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okay. >> that you do what's right at all times. >> in front of your back and behind your back. >> do the right thing at the right time for the right reasons. >> fortunately for cameron, he's scheduled to go home in one week. like many kids here, he will be released to the custody of his grandparents. >> they're very important to me. they're like my mom and dad actually. they have had me since i was 8 1/2 months old. they feel like they failed. they tried to raise me, but i just -- sometimes i even told them sometimes they just tried too hard. coming up on "lock-up pendleton juvenile," two loving grandparents' intention on release day. will adam cameron live up to his word? >> well, go try. >> i did try! >> another emergency brings jacob shauntee back to the medical unit. >> every time staff does something and you don't agree with it, it's what you do, isn't it? >> and two offenders remain locked down as an investigation continues into their alleged attacks. e me,
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hi, hillary clinton has won a decisive victory in the south carolina democratic primary, betting bernie sanders by nearly 50 points and taking the lion's share of the state's delegates. in her victory speech, she wasted no time, looking ahead to super tuesday saying "tomorrow this campaign goes national." for his part, wall street was already out of the state and focused on the task ahead. now back to "lockup." let me see what you've done. let me see what you did. jacob! >> why did you do that? >> he's a good kid. >> i got bored. >> so you try to lose fingers
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because you got bored. >> of all the offenders behind bars at pendleton juvenile, 19-year-old jacob shauntee is one of the most perplexing for staff. >> every time staff does something, you don't agree with it, this is what you do, you cut or tie or something, don't you? every time. because you just want everything to be fair, right? sorry, buddy. >> get this one right here on top. >> he's done it before, and it's shocking. his nail bed is purple. that's pretty bad. like i said, he's done it before. >> just two weeks ago, officers and medical staff had their hands full with jacob during a meltdown in a time-out cell. tonight they frantically try to deal with his self-mutilation. >> where did you get this? is this from your mattress? >> no. >> is this from your mattress? what's it from, hon? you can tell me, i'm not going to say anything. what's it from? >> pillow.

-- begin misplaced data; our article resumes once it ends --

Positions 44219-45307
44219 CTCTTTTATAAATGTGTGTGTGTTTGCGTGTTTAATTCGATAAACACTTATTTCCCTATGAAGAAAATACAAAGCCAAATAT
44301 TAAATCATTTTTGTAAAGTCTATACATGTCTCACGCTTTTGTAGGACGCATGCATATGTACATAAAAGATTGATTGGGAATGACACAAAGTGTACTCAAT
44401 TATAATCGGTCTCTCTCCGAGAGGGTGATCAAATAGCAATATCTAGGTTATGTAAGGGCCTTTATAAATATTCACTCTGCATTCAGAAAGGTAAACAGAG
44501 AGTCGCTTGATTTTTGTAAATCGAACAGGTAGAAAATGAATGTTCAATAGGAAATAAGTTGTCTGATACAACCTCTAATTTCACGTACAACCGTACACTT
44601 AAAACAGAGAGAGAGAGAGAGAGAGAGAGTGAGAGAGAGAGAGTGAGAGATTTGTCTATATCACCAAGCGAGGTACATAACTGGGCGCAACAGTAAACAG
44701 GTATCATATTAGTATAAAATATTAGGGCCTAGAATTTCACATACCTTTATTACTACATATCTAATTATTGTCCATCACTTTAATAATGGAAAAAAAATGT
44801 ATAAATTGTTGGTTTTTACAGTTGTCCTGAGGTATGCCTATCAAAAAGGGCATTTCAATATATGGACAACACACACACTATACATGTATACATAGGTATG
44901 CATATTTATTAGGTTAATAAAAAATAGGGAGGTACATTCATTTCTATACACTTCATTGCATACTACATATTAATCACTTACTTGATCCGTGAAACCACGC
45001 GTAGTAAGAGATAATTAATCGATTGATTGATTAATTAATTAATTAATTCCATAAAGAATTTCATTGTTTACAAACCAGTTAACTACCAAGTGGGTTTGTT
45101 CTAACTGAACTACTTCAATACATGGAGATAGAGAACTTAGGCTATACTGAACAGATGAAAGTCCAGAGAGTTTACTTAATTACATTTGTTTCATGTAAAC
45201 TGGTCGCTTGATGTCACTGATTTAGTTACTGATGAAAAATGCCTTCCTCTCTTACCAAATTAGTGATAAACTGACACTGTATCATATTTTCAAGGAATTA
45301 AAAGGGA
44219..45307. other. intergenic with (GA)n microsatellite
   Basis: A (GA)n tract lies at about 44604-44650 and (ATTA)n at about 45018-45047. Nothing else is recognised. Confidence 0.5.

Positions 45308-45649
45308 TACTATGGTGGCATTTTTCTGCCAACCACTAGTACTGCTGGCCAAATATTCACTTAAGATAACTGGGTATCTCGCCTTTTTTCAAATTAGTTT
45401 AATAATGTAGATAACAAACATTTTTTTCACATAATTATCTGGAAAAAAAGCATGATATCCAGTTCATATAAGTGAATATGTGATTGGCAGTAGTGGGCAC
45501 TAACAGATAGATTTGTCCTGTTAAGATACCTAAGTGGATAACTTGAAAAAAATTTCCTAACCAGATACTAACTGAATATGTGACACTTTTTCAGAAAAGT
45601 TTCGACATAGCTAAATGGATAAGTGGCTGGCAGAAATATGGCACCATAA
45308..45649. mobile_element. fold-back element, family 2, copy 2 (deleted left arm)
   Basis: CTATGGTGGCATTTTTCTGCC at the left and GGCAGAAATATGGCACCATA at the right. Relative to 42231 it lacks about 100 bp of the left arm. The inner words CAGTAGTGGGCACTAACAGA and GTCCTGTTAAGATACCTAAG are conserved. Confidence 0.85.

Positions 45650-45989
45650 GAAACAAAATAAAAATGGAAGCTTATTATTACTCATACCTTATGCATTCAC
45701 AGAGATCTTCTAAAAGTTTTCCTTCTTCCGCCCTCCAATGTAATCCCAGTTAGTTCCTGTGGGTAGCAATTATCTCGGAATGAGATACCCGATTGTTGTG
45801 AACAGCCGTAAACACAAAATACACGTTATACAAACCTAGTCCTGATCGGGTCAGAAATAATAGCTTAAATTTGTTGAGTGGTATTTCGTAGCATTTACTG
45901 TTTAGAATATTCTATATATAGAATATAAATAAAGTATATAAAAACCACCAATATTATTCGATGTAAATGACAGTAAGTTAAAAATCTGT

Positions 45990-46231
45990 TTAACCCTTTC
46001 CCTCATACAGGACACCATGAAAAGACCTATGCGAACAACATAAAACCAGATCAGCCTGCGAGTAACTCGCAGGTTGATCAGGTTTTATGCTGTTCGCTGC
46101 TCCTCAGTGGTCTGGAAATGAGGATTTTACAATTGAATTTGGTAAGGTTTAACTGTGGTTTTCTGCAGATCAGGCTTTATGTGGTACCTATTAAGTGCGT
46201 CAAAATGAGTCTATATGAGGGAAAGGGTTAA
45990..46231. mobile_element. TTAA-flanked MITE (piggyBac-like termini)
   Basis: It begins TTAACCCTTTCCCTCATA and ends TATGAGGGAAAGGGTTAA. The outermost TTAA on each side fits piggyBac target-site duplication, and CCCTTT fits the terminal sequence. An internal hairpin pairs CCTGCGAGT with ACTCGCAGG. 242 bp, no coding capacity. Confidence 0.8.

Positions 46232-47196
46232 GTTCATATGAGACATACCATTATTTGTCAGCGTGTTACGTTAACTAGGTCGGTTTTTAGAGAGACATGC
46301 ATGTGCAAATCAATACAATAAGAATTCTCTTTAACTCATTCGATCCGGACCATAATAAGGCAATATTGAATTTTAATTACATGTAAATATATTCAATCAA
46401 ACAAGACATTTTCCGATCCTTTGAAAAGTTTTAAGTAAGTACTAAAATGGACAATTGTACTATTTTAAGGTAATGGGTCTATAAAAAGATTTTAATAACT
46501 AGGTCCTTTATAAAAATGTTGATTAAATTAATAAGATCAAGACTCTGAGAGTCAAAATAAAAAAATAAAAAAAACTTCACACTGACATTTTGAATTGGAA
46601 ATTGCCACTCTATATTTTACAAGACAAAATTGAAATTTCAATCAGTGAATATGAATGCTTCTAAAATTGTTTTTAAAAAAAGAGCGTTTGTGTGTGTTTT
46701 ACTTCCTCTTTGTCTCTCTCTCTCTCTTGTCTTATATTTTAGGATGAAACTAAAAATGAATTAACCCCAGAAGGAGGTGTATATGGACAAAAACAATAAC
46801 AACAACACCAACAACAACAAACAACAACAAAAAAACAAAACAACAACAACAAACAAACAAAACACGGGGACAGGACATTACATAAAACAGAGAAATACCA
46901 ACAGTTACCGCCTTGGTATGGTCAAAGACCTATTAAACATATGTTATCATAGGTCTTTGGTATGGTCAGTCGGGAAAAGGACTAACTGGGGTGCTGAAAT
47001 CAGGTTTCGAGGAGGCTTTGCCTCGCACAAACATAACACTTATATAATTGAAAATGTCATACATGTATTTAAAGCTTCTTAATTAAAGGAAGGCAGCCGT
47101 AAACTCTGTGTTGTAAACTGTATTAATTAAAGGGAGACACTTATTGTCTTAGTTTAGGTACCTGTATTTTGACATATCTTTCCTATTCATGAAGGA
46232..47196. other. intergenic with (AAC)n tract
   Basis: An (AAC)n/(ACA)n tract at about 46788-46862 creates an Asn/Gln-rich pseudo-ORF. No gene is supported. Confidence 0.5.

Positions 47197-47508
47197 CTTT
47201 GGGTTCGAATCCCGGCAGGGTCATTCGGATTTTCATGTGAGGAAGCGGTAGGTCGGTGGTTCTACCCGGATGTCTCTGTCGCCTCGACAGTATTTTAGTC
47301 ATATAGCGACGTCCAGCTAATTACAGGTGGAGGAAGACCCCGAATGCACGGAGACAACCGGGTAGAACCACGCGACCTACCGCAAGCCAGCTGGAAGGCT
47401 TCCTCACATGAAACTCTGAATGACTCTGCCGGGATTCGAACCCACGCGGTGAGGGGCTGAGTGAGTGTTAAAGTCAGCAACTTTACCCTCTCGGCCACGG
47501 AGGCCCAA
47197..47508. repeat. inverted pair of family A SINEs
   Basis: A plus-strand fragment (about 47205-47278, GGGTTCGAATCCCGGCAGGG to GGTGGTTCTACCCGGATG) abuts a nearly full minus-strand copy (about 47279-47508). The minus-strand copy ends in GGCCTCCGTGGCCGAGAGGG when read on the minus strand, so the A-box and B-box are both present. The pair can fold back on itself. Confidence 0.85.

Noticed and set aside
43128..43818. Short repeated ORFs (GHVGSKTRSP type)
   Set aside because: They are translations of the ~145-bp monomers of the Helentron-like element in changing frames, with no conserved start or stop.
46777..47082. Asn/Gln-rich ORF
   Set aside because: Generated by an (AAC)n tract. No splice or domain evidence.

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>> i thought we were trying to go home? what level are you on now? >> two. >> so now you just give up? >> he's not going to give up. okay, let's go wash you off and get some circulation going. he does really well until he feels he's been treated unfairly, like the rules have been broken, and it's always staff against him. i guess he takes control over his situation by cutting. he has a permanent spot on his forehead where he has repeatedly crashed his forehead into a wall or whatever he can crash it into. so, now it's easily opened. he has that. he's probably going to have that the rest of his life. are you going to act silly when you get back? or are you going to be okay? >> depends if they lock me down. >> i'm trying to make you a deal. do you need me to call somebody? will you behave and not hurt yourself? so many things in their lives that they have no control over,
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but they can control the pain and the damage they do to themselves, and for some reason, they say it makes them feel good. keeping moving them anyway, okay? i know you're not having trouble, but we have to get that blood flow going. so you'll come out there and sign a contract if i talk to your officer. put those down. all of them. come on. >> i already got the box. >> you get to know their issues and you know what they respond to. that's why i was kind of playing around with him. jacob, come on, put it down. i went and reached for them because i knew he was not going to do anything whatsoever. now, if it was another kid that is a batterer, i wouldn't have been nearly as familiar with him. he signed a contract with me that he would behave and he would stay out of trouble and not self-mutilate if you would